These offer advantages to both firearm and bow hunters. Tower stands are above-ground seats or blinds that conceal the hunter above the level of the quarry. Tree stands are stands placed in or against trees. Check the condition of elevated stands routinely. Also inspect for insects, owls, and small mammals before entering a stand.
An effective technique for most animals. A skilful hunter uses sounds to attract animals close enough for an effective shot. There are a variety of sounds that can be imitated to draw game to you:
- Territorial sounds: Deer “rattling,” elk “bugle,” or a turkey “gobble”
- Feeding sounds: A duck’s feeding “chuckle”
- Distress sounds: Inviting coyotes, bobcats, or foxes to feed
Involves a group of hunters, some acting as “drivers” and others as “posters.” Drivers spread out across field or woods and push the game out of cover. Posters take a position at the end of the cover to intercept game pushed out by drivers. It is critical that everyone involved in a drive is aware of the position of other drivers and posters. Wear fluorescent orange and never shoot in the direction of another hunter.
Involves using noise, movement, or dogs to cause the game to become nervous and leave cover. Pause frequently when attempting to flush game. When you vary your pace, your quarry may think it has been detected and be more likely to leave cover.
Several breeds of dogs can be used for hunting different game species. Some dogs can be used to hunt several types of game animals: •
- Pointers: Used primarily for upland game birds
- Retrievers: Large, hearty dogs used primarily to retrieve waterfowl
- Spaniels: Used mainly as flushers
- Hunting Hounds: Used to hunt racoons and rabbits, cougars.
Free CORE Hunter Education Online Study Guide
Free online resources and study materials to help you prepare for your CORE Hunter Education Course.
Free resources and study materials to help you prepare for your Canadian Firearms Safety Course. No need to print the manual or bring the manual to your course with BC Firearm Academy. No need to print the manual or bring the manual to your course with BC Firearm Academy.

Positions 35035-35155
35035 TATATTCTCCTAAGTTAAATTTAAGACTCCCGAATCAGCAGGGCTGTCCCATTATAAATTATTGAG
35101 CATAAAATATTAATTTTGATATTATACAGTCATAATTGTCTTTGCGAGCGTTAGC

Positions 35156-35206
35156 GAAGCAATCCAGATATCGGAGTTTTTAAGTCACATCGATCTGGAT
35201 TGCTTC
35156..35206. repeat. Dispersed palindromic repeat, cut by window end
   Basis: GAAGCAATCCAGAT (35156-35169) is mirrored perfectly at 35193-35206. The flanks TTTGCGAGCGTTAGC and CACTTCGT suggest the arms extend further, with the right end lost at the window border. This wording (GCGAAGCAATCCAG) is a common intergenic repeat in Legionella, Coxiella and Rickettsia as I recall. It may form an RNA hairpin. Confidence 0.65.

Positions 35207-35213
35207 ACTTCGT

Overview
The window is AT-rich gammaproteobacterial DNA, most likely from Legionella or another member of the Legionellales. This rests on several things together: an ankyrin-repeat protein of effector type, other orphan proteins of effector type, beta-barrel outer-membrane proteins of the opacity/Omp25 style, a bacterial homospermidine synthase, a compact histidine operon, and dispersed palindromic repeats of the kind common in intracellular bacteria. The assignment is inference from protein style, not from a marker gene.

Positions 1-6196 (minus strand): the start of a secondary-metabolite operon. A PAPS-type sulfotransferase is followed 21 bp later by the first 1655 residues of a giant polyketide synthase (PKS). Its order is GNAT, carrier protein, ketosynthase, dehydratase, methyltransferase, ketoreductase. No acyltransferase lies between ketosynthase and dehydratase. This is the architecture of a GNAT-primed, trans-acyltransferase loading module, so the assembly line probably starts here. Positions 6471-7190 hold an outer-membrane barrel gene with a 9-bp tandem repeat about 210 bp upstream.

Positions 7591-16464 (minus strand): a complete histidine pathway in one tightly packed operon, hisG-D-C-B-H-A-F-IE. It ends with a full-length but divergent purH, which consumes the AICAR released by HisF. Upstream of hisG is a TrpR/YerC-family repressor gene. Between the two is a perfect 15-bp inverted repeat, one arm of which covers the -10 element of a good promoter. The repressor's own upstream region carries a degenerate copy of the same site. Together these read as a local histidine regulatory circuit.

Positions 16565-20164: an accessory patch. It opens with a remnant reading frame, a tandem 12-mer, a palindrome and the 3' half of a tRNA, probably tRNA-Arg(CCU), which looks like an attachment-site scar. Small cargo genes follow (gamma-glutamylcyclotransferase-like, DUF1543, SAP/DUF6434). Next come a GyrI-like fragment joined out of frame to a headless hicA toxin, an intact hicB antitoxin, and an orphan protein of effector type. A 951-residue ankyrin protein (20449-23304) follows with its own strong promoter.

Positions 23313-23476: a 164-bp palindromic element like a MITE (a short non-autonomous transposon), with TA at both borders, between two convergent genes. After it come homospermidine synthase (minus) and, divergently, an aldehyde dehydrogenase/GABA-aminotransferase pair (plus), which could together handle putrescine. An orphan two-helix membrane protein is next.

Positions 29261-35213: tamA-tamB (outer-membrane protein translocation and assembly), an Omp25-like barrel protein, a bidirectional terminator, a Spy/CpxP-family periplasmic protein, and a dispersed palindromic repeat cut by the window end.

This course is designed to prepare you for the CORE Hunter Education Course examination and as a companion guide to the in-person course. Register for the exam challenge or the online course BC Firearms Academy.
A free online study guide to help you stay safe in the bear country of BC. This online guide will help you work, hunt, hike, and camp safely in the backcountry of BC.
This Canadian Firearms Safety Course & Canadian Restricted Firearms Safety Course runs over two days from 9:30 am to 5 pm. This is the course required for your Canadian Firearms Possession and Acquisition Licence (PAL).
Canadian Firearms Safety Course Non-Restricted Only - CFSC - Canadian Firearms Safety Course. This Canadian Firearms Safety Course runs over 1 day from 9:30 am to 5 pm.
Canadian Restricted Firearms Safety Course – Restricted Only This Canadian Restricted Firearms Safety Course runs over 1 day from 9:30 am to 5 pm. Testing is completed on the day of instruction.
Combined - Canadian Firearms Safety Course - Non-Restricted Only & CORE Hunter Education Course This is a 2 Day combined course. The Non-restricted Canadian Firearms Safety Courses is completed on the first day.
Personal Coaching, One on One Instruction & Range Training. Accelerate what you’re out to accomplish. Address what matters most to your shooting goals.
For individuals who have completed a BC Firearm Academy Canadian Firearms Safety Course Only. The RCMP firearms program no longer allows individuals to challenge the firearms safety course.
This course is designed for those working in the bush or the outdoor enthusiast that spends time in bear country. For individuals who have completed a BC Firearm Academy Canadian Firearms Safety Course Only. The RCMP firearms program no longer allows individuals to challenge the firearms safety course.